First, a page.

In my last post, “Get a Body You Love At Any Age” I mentioned “working in” as well as working out. That’s the idea I want to explore with you today – the idea of using movement as a way to connect with our bodies and tune in – not just a way to work out, lose weight, or get in shape.
So I’m not saying we should stop exercising. I am proposing that we stop exercising solely to lose weight, and I would love for this post to prompt a discussion we can have as a community here around this topic in the comments.
In an email from Lissa Rankin back in September, she was talking about finding your calling in life. She said, “The Uni-verse will conspire to encourage you to heed the call, even if it means thwacking you upside the head with the proverbial two by four. When you ignore the call, you may get sick. Your relationships may fall apart. You might find yourself in financial ruin. You may experience a loss so painful you’ll think you won’t be able to keep living. But you will. Because you’re on a hero’s journey. And the hero must prevail.”
This is exactly what happened to me the last few years working in fitness. I started to get this feeling that diet and exercise weren’t enough. We think we’re doing these things to look good, weigh a certain amount or fit into a jean size we’ve assigned our self-worth to, but really what we’re seeking in all of those goals are to FEEL good in our bodies. Maybe even to LOVE our freaking bodies.
This is the calling I was ignoring – to help women not only connect with their bodies, but to use their bodies to connect with their higher selves.
As a personal trainer, I began to suspect that people didn’t just need to, but wanted to go deeper, factor in their energetic bodies and intuition along with the physical bodies, but that doesn’t sound sexy-so of course, nobody is really looking for that. So I did what I always do, I tried it on myself first.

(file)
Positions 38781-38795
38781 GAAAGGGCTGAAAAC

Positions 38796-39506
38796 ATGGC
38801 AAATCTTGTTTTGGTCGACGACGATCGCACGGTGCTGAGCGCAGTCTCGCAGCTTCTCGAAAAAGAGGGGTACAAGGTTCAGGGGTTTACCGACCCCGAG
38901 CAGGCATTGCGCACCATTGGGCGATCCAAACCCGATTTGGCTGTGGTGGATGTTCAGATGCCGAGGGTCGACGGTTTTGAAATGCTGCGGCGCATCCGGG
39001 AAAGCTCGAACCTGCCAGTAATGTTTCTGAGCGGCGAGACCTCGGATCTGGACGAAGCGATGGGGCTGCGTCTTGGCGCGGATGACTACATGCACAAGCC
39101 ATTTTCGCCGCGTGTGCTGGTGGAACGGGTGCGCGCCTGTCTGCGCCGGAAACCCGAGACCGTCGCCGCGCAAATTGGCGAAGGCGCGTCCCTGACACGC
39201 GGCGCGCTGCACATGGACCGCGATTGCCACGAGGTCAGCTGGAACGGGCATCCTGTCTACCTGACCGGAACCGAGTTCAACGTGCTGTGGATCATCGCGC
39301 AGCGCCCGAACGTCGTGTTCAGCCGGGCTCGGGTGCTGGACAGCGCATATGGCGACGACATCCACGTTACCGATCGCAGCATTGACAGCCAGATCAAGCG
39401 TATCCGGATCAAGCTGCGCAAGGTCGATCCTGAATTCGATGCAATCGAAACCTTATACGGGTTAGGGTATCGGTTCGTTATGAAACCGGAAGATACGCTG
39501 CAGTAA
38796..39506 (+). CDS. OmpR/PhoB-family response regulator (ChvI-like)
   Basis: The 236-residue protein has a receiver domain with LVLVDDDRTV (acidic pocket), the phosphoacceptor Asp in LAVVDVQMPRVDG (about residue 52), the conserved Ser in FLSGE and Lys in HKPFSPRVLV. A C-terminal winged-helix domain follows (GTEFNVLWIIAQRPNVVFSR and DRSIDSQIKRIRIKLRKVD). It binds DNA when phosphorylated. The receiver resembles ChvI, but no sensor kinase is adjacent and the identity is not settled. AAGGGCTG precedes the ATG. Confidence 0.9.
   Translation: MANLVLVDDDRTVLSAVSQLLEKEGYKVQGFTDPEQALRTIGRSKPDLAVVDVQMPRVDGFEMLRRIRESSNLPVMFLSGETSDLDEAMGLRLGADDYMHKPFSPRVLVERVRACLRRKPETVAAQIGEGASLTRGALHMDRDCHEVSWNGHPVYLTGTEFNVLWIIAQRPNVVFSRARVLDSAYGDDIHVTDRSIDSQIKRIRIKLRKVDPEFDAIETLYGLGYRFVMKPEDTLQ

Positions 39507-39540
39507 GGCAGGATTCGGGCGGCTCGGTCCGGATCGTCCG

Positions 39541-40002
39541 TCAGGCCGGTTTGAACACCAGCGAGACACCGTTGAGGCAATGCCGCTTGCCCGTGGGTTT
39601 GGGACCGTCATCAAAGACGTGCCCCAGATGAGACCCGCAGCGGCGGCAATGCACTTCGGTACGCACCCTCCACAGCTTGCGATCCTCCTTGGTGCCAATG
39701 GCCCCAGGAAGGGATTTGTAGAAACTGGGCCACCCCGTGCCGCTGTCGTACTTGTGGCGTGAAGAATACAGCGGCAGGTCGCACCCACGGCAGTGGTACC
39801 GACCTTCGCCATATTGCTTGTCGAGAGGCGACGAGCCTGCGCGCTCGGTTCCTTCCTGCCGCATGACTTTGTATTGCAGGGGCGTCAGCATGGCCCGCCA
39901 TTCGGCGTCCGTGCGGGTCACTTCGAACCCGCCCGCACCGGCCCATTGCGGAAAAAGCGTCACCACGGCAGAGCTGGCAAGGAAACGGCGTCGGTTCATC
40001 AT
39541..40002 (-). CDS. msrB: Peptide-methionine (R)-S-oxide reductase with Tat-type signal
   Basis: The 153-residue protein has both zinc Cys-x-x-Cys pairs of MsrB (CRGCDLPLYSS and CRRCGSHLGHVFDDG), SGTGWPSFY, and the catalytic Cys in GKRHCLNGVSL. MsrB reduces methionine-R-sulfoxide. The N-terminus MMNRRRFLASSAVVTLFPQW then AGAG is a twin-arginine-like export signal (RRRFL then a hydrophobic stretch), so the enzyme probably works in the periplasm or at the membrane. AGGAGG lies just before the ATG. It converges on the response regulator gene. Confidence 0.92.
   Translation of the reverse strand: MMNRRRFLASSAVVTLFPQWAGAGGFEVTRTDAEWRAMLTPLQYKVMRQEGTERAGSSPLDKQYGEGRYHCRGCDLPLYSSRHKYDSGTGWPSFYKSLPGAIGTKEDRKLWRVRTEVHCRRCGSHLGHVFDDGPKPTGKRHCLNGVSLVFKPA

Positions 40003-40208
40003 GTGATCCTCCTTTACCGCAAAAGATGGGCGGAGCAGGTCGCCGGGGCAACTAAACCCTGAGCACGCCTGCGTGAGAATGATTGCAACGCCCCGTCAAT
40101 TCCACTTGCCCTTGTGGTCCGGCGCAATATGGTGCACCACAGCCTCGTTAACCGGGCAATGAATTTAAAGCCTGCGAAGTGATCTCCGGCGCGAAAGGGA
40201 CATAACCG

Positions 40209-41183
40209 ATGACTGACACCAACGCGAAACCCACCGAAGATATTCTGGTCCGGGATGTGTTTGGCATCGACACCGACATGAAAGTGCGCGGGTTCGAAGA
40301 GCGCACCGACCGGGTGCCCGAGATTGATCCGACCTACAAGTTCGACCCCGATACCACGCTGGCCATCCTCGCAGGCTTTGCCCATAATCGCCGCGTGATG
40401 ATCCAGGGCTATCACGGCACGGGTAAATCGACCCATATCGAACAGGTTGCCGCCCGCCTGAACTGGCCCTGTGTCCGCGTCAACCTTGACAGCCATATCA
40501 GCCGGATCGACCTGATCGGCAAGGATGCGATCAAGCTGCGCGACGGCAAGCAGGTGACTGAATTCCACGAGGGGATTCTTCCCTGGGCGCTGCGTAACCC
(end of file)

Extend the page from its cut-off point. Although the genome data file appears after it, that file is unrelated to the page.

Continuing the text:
Since the summer of 2012, I’ve shifted my focus (even as a fitness professional) from “look perfect,” weigh a certain amount, or maintain a certain body fat percentage to simply enjoying living in my body. Moving in ways that feel really good, choosing foods that taste delicious but are also nourishing. Of course, shifting the mindset around all of that has been the most challenging part, but when you’re clear about going for a feeling instead of a look – it becomes easier over time.
At several points in this journey I’ve been reminded that “Motion creates emotion.”
I’ve shed quite a few tears in yoga classes over the years – mostly in hip opening poses (we store A LOT of emotion in our hips!). I’ve also experienced it during sprint workouts-when I’m running as fast as I possibly can. What’s interesting is the intensity of the movement is usually directly proportionate to the intensity of my tears.
With this in mind, I’ve started developing a new workout class that will be a full mind, body and soul movement experience. As I’ve been sharing this idea with women in my circle and at networking events when they ask, “What do you do?” I’ve noticed something interesting. This isn’t the type of experience women are searching for. By that I mean, no one is Googling, “full mind, body and soul movement experience.” BUT, when I describe it – they’re all , “yes, yes, tell me more!!” And I really think it’s because we’ve just been pounding treadmills, pushing weights, peddling our hearts out in spin classes and watching what we eat for so long – we’re freaking exhausted. We crave better relationships with exercise and our bodies, but we don’t know where to look for it. We’d love to make time to do a different type of workout everyday, meditate and go to yoga – but that’s pretty rare.
So let’s discuss this in the comments, are you vibing with this philosophy? How are you currently experiencing your body? What kind of movement experience would you create if the goal was to feel as amazing as possible in your body?
Lots of love,
Liz DiAlto is a Fitness and Lifestyle coach, on a mission to help millions of women all over the world get the bodies and lifestyles they crave. Recently named one of the Top 30 Motivators for 2013 by Shape Magazine alongside Dr.Oz, Jillian Michaels, Ellen DeGeneres, and more, Liz believes that willpower sucks and simplicity, motivation and enjoyment are the non-negotiable keys to achieving success. Connect with her via Facebook, Twitter, YouTube and her website.